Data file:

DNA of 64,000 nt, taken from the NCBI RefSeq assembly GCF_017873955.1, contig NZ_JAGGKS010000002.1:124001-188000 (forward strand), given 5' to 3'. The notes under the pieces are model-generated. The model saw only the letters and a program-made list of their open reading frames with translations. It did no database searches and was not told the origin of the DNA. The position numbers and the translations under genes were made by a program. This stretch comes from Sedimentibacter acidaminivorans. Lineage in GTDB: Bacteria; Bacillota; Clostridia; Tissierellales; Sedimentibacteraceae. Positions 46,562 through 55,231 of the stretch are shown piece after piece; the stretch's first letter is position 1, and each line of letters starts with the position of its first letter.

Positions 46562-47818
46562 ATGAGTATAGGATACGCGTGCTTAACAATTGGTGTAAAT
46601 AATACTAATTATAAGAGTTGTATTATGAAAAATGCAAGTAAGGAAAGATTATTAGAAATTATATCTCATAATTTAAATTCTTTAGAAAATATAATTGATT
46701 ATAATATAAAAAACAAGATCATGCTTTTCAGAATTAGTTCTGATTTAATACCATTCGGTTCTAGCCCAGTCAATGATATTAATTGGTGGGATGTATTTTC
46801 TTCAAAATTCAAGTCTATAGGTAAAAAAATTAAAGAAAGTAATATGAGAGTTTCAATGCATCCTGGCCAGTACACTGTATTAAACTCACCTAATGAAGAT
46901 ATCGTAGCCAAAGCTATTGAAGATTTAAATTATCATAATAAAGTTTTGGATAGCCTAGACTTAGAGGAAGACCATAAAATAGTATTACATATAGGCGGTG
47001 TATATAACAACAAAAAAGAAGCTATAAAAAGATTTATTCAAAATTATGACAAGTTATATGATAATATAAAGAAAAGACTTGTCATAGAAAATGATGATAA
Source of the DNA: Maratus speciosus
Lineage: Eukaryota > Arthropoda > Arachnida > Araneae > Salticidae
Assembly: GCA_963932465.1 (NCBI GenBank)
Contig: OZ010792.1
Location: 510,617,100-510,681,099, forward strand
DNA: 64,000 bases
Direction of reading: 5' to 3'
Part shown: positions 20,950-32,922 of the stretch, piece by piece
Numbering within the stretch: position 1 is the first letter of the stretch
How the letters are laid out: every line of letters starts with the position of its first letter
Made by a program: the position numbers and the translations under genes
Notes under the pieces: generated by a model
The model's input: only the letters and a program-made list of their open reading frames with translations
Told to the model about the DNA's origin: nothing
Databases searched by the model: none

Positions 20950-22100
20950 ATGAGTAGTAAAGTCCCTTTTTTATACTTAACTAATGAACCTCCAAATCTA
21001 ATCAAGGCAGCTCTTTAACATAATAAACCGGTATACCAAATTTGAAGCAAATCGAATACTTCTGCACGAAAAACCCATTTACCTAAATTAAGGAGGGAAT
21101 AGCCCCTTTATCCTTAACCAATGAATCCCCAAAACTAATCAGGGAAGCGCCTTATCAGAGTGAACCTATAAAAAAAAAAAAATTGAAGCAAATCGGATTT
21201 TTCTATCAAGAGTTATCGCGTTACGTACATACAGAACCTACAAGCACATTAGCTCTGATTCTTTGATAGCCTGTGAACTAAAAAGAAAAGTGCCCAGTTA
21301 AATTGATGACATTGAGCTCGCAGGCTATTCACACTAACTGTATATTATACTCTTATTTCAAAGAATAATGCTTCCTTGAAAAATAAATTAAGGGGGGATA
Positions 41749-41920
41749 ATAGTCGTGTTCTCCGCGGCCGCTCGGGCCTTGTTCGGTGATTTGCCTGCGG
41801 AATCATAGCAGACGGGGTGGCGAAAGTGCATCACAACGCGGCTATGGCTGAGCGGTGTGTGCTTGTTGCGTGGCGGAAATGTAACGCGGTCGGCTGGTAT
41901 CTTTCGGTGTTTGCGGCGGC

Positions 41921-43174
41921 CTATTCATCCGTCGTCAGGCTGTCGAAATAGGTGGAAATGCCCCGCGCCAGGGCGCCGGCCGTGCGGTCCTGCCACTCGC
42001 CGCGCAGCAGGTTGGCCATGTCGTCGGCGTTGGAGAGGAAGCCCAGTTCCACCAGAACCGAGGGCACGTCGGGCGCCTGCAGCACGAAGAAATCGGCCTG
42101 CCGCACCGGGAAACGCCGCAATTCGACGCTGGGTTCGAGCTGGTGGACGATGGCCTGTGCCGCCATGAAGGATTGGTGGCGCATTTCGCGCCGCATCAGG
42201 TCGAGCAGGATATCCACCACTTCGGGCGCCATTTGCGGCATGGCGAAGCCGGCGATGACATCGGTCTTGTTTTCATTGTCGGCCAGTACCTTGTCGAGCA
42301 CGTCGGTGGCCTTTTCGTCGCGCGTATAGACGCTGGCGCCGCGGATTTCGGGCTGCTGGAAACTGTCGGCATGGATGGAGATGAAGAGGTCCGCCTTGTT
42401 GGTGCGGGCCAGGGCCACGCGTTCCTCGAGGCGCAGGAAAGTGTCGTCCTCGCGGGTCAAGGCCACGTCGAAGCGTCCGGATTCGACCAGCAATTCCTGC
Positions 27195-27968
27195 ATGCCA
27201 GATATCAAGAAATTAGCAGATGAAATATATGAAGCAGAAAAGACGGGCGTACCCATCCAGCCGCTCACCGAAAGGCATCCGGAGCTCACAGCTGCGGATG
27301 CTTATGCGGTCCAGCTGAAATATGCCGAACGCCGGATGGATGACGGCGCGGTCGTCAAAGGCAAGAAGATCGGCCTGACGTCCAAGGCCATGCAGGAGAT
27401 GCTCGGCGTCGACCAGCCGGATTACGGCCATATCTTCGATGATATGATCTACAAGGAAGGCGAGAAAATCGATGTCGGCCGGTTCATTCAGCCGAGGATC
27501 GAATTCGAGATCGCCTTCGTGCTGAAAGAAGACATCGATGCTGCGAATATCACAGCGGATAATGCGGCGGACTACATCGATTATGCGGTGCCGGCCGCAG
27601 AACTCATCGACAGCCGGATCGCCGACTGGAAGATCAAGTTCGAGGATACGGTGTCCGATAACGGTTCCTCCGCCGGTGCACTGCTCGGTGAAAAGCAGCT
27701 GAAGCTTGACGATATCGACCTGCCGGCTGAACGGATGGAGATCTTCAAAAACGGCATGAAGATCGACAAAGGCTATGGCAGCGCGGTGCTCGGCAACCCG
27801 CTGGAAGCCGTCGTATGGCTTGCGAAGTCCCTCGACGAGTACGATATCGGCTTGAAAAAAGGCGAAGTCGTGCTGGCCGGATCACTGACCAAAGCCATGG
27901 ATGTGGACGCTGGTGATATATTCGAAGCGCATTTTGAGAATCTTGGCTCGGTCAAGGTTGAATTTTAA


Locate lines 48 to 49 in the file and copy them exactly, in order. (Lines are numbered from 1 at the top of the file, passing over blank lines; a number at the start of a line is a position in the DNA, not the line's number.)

27701 GAAGCTTGACGATATCGACCTGCCGGCTGAACGGATGGAGATCTTCAAAAACGGCATGAAGATCGACAAAGGCTATGGCAGCGCGGTGCTCGGCAACCCG
27801 CTGGAAGCCGTCGTATGGCTTGCGAAGTCCCTCGACGAGTACGATATCGGCTTGAAAAAAGGCGAAGTCGTGCTGGCCGGATCACTGACCAAAGCCATGG